Condition Wexham Park Hospital South Central Region National
Type 1 Diabetes 94.2%  96.9% 95.3%
Type 2 Diabetes 4.1% 1.5% 1.9%
Cystic Fibrosis related 0% 0.5% 0.4%
Monogenic types 0% 0.6% 0.3%
Other N/A 0.3% 0.5%

The latest analysed data for emergency hospital admissions due to diabetes in children (2013/14) shows a reduction in emergency admissions in line with the national reduction (Figure 2).

Figure 2. Emergency admissions for diabetes in the under 19s in Slough

fIGURE 2

NICE recommends that children and young people with type 1 diabetes should be offered a “continuing programme of education from diagnosis”. Of 155 patients treated at Wexham park over 2013/2014, 49% were offered structured education. This is higher than the national average of 45% but lower than the regional figure of 61%.

NICE guidelines also recommend timely access to mental health professionals for children and young people with type 1 diabetes. Table 2 below illustrates the proportion of patients at Wexham Park referred and seen by CAMHs. Interestingly, more referrals to CAMHs are made at Wexham Park than occur nationally, though in over a third of cases need for referral is not documented.

Table 2. Referral patterns to CAMHs

Status  Wexham Park Hospital South Central Region National
Documented that CAMHs referral not required  0%  59.4% 40.1%
CAMHs referred and seen  61.3%  21.2%  13.1%
CAMHs referred but not seen  0% 1.2%  1.5%
not documented 38.7% 18.2% 45.4%

National and Local Strategies

NICE Guidance [NG18] Diabetes (type 1 and type 2) in children and young people: diagnosis and management

What is this telling us?

There have been reductions in the number of children requiring emergency admission due to diabetes in Slough according to the latest available published data. In addition to this, acute care of children with diabetes in Slough attending Wexham Park Hospital appears to be competitive with the national average.

What are the key inequalities?

  • Routine recording of ethnicity is not done. Unless this becomes a standard practice, future research and recommendations can be skewed.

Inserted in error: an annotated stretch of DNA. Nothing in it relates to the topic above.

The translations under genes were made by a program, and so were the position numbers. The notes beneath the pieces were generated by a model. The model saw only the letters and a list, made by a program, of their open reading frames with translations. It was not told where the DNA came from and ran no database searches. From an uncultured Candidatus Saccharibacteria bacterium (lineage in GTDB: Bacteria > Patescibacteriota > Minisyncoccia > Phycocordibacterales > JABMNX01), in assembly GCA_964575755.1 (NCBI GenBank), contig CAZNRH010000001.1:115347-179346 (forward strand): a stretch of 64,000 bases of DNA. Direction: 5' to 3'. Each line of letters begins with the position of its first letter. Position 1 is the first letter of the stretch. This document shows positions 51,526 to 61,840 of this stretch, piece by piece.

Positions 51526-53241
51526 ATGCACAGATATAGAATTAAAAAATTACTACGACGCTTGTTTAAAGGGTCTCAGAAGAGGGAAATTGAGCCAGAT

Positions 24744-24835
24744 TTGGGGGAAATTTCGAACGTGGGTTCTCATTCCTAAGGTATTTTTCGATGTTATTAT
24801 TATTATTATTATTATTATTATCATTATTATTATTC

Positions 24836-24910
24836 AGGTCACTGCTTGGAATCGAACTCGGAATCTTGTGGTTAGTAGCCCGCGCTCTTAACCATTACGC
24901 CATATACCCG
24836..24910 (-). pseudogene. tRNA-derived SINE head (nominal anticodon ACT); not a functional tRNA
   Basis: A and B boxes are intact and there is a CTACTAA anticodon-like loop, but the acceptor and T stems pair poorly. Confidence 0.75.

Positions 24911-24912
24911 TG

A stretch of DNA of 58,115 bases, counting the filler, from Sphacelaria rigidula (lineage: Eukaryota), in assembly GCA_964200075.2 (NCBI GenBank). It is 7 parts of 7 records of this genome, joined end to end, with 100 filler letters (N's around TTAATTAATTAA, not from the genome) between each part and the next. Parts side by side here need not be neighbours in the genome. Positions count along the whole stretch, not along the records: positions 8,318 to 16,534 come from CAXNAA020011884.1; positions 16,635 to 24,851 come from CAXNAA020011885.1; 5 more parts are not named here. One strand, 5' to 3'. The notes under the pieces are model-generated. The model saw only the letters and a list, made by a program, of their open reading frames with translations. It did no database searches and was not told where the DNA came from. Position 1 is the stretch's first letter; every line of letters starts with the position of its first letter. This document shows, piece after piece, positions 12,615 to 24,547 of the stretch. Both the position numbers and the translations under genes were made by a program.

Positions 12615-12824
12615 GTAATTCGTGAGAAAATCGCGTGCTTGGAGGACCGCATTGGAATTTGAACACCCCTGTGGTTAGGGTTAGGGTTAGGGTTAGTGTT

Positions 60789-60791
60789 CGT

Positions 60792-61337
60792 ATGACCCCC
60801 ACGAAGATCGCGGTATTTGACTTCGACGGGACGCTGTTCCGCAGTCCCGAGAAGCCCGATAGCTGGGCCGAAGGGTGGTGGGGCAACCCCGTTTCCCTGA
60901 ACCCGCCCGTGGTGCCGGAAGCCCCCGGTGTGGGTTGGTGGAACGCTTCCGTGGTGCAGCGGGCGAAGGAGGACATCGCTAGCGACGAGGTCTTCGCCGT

• Although representing a small proportion of children with diabetes nationally there are increasing numbers of children and young people being diagnosed type 2 diabetes. Those with type 2 diabetes in childhood are 7 times more likely to come from the most deprived areas of the country according to NPDA analysis.

What are the unmet needs/service gaps?

According to NDA analysis of local figures, provision of continuing education and keeping records of mental health needs are current unmet needs in care of children with diabetes.

Though not a large problem at present, there is a worrying increase in the number of children developing type 2 diabetes due to unhealthy lifestyles and related to childhood obesity.

Recommendations for consideration by other key organisations

  • Lifestyle interventions are highly relevant to all the patients, and those children that are overweight /obese and therefore at a higher risk of developing Type 2 Diabetes.
  • Continue to take part in and to learn from the National Paediatric Diabetes Audit
  • Continue local partnership work between acute care clinicians, GPs in primary care, managers and commissioners (including the Central Southern Commissioning Support Unit), local patients and patient support groups would bring significant improvements to patient care in the medium to long term.